All India Bank Strike Held Successfully on May 30

THE Bank Employees Federation of India, in a statement issued on May 30, has congratulated the million strong bankmen (workmen and officers) for their splendid role in making the all India bank strike on May 30 a huge success.  Demanding meaningful negotiations and expeditious wage-settlement that has been overdue since November 1, 2017, and protesting against the bankers’ offer of a pittance of 2 per cent wage increase on the plea of poor paying capacity, the strike has been called by the United Forum of Bank Unions (UFBU), the umbrella-organisation of nine unions of workmen and officers of the banking industry.

Banks in our country, be in public sector or private, have all along been earning decent profits; all the public sector banks (PSBs) taken together have earned operating profits to the tune of Rs 1,38,440 crore, Rs 1,36,926 crore and Rs 1,58,982 crore in the preceding three years – 2014-15, 2015-16 and 2016-17.  In recent years, however, provisioning against bad loans, euphemistically called non-performing assets (NPA) has swallowed up the lion’s share of the profits. While some amounts of bad loans is a normal incidence and, hence, provisioning there-against is a normal loss in banking business, the enormous growth of NPAs and, as such, astronomical provisioning, has been of very recent origin. Total NPAs of all PSBs taken together that stood at Rs 2,29,278 crore at the end of 2013-14 fiscal, has more than trebled to Rs 7,70,280 crore (as on December 31, 2017) in less than four years. More than 85 per cent of these NPAs are accounted for by big corporates having unholy nexus with political bosses at the centre and top echelons of banks. The Reserve Bank of India has recently identified 12 such corporate accounts having outstanding loans, identified as NPAs, of Rs 2,53,733 crores. Naturally enough, our PSBs have had to provide as much as Rs 1,00,900 crore, Rs1,54,918 crore and Rs 1,70,370 crore, in respectively 2014-15, 2015-16 and 2016-17. While the profits are generated through dedication and toil of the workforce, credit for generation of NPAs goes to the top echelons of banks and their political bosses. Hence, demanding a small fraction of operating profits by way of wage increase is more than justified when more than 70 per cent (and even more than 100 per cent in the last two years) is allowed to be siphoned out through the subterfuge of provisioning for NPAs. Incidentally,  every 1 per cent of wage increase would entail an additional burden of only Rs 500 crore annually.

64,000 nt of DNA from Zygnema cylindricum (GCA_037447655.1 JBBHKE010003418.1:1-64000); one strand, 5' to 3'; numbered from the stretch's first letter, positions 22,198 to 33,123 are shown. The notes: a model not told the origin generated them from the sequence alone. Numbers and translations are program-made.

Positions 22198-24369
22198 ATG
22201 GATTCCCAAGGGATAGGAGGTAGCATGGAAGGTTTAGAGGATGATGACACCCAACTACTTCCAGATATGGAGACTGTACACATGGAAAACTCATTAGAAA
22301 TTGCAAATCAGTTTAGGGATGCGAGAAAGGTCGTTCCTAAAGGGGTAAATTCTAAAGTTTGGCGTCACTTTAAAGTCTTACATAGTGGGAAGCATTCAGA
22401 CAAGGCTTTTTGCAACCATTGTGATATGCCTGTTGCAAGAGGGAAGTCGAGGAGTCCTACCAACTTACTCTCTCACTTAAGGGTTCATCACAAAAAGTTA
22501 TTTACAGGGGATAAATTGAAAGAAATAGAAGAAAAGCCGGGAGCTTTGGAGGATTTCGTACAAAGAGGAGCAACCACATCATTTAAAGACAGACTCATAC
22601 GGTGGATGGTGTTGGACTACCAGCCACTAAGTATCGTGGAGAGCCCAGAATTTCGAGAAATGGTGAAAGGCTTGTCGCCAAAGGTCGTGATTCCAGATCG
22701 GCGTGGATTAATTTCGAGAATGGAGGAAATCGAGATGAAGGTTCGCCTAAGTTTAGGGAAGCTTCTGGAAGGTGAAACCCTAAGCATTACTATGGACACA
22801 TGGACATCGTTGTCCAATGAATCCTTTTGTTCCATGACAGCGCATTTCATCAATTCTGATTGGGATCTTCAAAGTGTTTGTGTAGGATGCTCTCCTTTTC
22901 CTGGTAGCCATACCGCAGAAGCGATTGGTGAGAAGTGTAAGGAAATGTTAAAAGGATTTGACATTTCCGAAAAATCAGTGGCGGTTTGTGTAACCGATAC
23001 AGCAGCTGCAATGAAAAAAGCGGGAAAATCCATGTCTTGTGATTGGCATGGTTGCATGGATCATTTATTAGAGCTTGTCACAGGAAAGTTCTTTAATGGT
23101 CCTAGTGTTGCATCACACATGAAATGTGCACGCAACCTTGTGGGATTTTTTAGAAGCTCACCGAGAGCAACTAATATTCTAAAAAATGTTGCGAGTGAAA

Another contention put forward by the Indian Banks’ Association (IBA) is that wage should be performance linked. By that logic, most of the top bosses of the banks, having shown their dubious acumen in generating NPAs, should cool their heels behind the bars.

Be that as it may, the workmen and officers of banks, united under the banner of UFBU, are determined to clinch a fair wage deal and, should IBA neglect or refuse to listen, the bankmen shall be compelled to make it listen through intensified action programme before long. 

                                                                                                  

 

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